Developing Teachers.com
A web site for the developing language teacher

March 2002 - issue 3/02

DEVELOPING TEACHERS.COM Newsletter

Welcome to the March Newsletter

Thank you to everyone who has been completing the Poll on the Front Page of the site. If you haven't seen this, it's to find out who you are teaching. The categories to choose are general adults, professionals, teenagers, younger learners (7-12), even younger learners (3-7) & other teachers. At the time of writing, we have had 192 people take the poll with the following results:

general adults - 33%

professionals - 21%

teenagers - 23%

younger learners (7-12) - 14%

even younger learners (3-7) - 4%

other teachers - 5%

We'll keep the poll up for a while, & we'll be adding more polls. If you haven't visited please stop by & let us know who you teach. Thanks.


This month's newsletter takes feedback on written work as its theme with Seamus O'Muirchartaigh contributing his seminar notes. There is also a new Books section & we begin with a review of 'Knowing Me, knowing You' by Jim Wingate, the review being written by David Holden. There are some new articles & plans up on the site, some teaching links, plus the usual PS section of computer/internet links. Hope you find it all useful.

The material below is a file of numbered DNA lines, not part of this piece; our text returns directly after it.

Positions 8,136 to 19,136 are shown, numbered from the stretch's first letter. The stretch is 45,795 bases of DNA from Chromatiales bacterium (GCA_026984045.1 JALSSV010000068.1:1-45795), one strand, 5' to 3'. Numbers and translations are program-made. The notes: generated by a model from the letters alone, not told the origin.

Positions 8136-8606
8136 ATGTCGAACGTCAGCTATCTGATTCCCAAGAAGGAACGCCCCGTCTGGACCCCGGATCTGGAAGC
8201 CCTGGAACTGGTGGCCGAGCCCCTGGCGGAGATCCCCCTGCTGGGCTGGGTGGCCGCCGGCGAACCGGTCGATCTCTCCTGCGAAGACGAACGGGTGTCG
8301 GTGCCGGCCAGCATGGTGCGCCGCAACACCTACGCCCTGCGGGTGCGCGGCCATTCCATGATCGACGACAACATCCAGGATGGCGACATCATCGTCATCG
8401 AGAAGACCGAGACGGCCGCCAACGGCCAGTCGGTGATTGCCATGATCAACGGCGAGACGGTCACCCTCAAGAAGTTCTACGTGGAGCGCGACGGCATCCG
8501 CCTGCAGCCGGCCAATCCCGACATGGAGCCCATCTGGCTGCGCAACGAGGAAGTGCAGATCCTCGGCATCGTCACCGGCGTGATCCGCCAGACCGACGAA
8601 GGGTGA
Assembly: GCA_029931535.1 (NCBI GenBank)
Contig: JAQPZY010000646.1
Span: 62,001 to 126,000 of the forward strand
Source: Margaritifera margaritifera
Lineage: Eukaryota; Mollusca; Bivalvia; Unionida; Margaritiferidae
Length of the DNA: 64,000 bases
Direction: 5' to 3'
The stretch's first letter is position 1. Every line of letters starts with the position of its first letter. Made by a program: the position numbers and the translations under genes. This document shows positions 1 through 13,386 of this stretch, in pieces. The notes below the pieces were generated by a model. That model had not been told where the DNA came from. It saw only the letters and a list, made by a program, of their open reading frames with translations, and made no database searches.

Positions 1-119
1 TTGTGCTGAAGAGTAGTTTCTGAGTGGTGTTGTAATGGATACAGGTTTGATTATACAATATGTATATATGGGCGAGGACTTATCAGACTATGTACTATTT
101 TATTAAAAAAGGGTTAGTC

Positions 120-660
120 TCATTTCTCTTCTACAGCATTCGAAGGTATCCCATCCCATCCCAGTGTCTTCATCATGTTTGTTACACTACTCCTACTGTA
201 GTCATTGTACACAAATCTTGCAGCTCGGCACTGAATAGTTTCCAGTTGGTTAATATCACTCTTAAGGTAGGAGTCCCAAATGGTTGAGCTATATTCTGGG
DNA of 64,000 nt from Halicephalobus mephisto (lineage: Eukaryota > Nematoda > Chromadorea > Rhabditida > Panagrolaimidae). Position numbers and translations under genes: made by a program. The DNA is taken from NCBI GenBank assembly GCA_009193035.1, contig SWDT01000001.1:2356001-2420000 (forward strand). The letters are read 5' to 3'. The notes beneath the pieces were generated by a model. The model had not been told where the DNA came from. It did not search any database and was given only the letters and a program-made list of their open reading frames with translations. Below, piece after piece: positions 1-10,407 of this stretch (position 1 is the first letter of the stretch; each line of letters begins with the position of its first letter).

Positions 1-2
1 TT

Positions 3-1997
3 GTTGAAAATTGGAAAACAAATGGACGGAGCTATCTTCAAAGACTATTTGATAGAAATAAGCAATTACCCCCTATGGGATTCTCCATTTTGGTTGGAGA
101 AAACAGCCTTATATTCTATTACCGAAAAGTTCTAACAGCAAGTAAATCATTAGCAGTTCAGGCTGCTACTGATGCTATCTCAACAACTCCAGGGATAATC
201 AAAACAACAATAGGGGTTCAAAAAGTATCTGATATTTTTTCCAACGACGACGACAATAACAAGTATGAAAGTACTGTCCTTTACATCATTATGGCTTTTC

Happy teaching!

Please e-mail a friend the Developing Teachers Newsletter. Thanks.

See the note in the bit at the end about ReferWare.

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INDEX

1. THEME - giving feedback on written work

2. THE SITE - lesson plans & articles

3. WARMER

4. BOOKS

5. E-MAIL COURSES

6. TEACHING LINKS

7. JOBS

8. WEEKLY TEACHING TIPS

9. TRAINING COURSES

9. PS - Internet/computer-related links

10. THE BIT AT THE END

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1. THEME - feedback on written work.

To see the article


Here are a couple of writing articles from the site:

'The use of a process-oriented approach to facilitate the planning and production stages of writing for adult students of English as a Foreign or Second Language' by Nicola Holmes


And the accompanying lesson plan

'Formal Letters for Everyone: Ideas of why and how to bring formal letters into every classroom in fun, interactive ways' by Alex Case